While we’re all aware that a sufficient amount of vitamins and minerals is crucial to keeping our body, and minds, healthy, sometimes it can be tricky to know where to begin!

Vitamin D plays an integral role in keeping bones, teeth, and muscles healthy and according to the NHS, from late March to the end of September, it’s possible to get sufficient amounts of the vitamin from sunlight alone [1]. That being said, what foods can you turn to during the darker months to ensure you’re getting a sufficient amount?

Although it’s difficult to get enough vitamin D from food alone and a number of people turn to dietary supplements during the Wintertime, there are some foods that provide vitamin D, these include:

  • Oily fish
  • Red meat
  • Fortified foods
  • Egg yolks

See also: Are You Suffering From Vitamin D Deficiency?


What foods have the most vitamin D?


Vitamin-D-foods-1

Depending on where you live, as well as a number of other lifestyle factors, vitamin D levels can potentially completely deplete during the winter months. This can result in a number of unfavorable symptoms such as bone pain and fatigue.

With the above in mind, it’s easy to understand why it’s important to keep vitamin D at a healthy level - one of a number of ways to do this is through certain food sources.

See also: What Are The Functions of Vitamins?


Oily fish


It’s suggested that a healthy diet should include at least two portions of fish per week - one of these being oily fish [2].

Oily fish is a great source of vitamin D, as well as omega-3 fatty acids which can help in preventing heart disease. Some popular types of oily fish include:

  • Herring
  • Salmon
  • Sardines
  • Mackarel
  • Trout

Red meat


For those who eat meat, red meat is a good choice when looking for additional vitamin D sources as well as some extra protein.

It’s important to keep in mind that red meat should be eaten in moderation - it’s recommended that adults eat no more than 70g per day [3]. Common types of red meat include:

  • Beef
  • Lamb
  • Pork
  • Venison
  • Goat

Fortified foods


A fortified food is one that has had extra nutrients added to it that aren’t naturally existing within the food. For example, vitamin D is often added to milk [4].

Fortified foods can be a part of a healthy and balanced diet, but the true benefits depend on a number of factors such as age. Some fortified foods that are a good source of vitamin D include:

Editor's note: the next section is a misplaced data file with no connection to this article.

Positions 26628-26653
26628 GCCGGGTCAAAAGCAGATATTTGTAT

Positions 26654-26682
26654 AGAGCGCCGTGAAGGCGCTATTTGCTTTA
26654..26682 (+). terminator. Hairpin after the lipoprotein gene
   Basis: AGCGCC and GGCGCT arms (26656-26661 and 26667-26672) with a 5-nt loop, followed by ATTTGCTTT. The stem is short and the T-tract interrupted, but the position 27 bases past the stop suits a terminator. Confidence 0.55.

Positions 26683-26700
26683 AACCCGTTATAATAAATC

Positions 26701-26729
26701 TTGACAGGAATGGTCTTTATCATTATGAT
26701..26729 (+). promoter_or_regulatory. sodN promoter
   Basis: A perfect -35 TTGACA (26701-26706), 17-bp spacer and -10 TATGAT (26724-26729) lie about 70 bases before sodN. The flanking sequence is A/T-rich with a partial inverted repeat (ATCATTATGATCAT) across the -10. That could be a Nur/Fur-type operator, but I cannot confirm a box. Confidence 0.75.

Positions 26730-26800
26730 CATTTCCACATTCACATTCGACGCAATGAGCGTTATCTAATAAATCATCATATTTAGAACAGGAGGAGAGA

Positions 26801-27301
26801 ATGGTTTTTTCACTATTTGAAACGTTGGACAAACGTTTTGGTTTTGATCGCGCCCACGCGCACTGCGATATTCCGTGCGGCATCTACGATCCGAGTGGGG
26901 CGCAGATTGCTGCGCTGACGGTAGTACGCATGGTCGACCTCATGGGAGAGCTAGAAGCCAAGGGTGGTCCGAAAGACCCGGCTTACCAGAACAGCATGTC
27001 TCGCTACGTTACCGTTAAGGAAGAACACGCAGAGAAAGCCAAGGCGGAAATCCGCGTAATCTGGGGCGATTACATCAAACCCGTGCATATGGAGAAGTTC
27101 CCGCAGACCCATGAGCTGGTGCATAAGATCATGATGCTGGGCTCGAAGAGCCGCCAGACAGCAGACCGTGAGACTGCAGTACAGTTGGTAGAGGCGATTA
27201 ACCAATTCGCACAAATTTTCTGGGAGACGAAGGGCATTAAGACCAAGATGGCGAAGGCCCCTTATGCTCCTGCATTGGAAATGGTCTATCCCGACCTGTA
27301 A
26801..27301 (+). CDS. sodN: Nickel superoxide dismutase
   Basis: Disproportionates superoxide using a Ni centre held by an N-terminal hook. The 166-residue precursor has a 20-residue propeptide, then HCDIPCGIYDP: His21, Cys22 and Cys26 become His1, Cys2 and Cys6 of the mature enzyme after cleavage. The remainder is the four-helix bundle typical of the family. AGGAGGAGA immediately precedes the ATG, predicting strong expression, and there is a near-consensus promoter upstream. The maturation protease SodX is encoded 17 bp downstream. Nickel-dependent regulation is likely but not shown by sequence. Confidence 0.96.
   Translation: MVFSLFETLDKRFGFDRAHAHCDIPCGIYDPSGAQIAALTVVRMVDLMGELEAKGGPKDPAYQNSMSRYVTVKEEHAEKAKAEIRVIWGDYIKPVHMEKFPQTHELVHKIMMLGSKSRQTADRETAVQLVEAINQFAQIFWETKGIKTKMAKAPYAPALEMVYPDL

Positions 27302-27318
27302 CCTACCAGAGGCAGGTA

• Breakfast cereals
  • Butter
  • Cow’s milk
  • Soy milk

Egg yolks


Egg yolks are another source of vitamin D. In fact, while most of the protein in eggs can be found in the white part, fats, minerals, and vitamins are typically found in the yolk itself.

See also: Can You Strengthen Your Immune System?


What vegetable is high in vitamin D?


While there is no one plant-based food that is particularly rich in vitamin D, it is agreed that mushrooms are the only non-animal food product that contains vitamin D [5]. So if you’re vegetarian or vegan, don’t forget to add mushrooms to your grocery list!


What are the symptoms of low vitamin D?


Although it’s easy to assume that the majority of us get the right amount of vitamin D through diet and sunlight alone, vitamin D deficiency is actually more common than you think with it estimated that around 50% of adults suffer from some form of vitamin D deficiency [6].

When the body doesn’t get the recommended vitamin D intake, it will experience a deficiency. This essentially means that the body doesn’t have enough of the vitamin in order to absorb the necessary amounts of calcium and phosphate.

Some of the early and more mild symptoms of vitamin D deficiency include:

  • Fatigue
  • Bone pain
  • Muscle weakness
  • Mood changes

When deficiency levels become more severe, it can cause rickets in children or osteomalacia in adults.


One of the most reliable ways to keep an eye on your vitamin levels is through a vitamin test. This can be done with your local doctor or from the comfort of your own home with an at-home lab test.

LetsGetChecked’s range of at-home Vitamin tests allow you to know more about your vitamin levels - vitamin D included. The Vitamin D Test can identify any deficiencies with online results available within 5 days. Should you have any questions throughout the process, our dedicated medical team are available to help in any way they can.



You should consider taking the Vitamin D Test if:

  • You are suffering from chronic fatigue
  • You are following a plant-based diet
  • You don't have the opportunity to spend time in natural sunlight
  • You suffer from asthma
  • You suffer from Crohn's disease
  • You suffer from Coeliac disease
  • You are going through the menopause
  • You are at risk of developing osteoporosis

See also: How do You Check Vitamin Levels From Home?


References


  1. NHS. Vitamin D. Online: NHS.uk
  2. NHS. Fish and Shellfish. Online: NHS.uk
  3. NHS. Red meat and risk of bowel cancer. Online: NHS.uk
  4. National Cancer Institute. Fortified Food. Online: Cancer.gov
  5. National Institutes of Health. A Review of Mushrooms as a Potential Source of Dietary Vitamin D. Online: Ncbi.nlm.nih.gov
  6. NHS. Health claims about vitamin D explained. Online: NHS.uk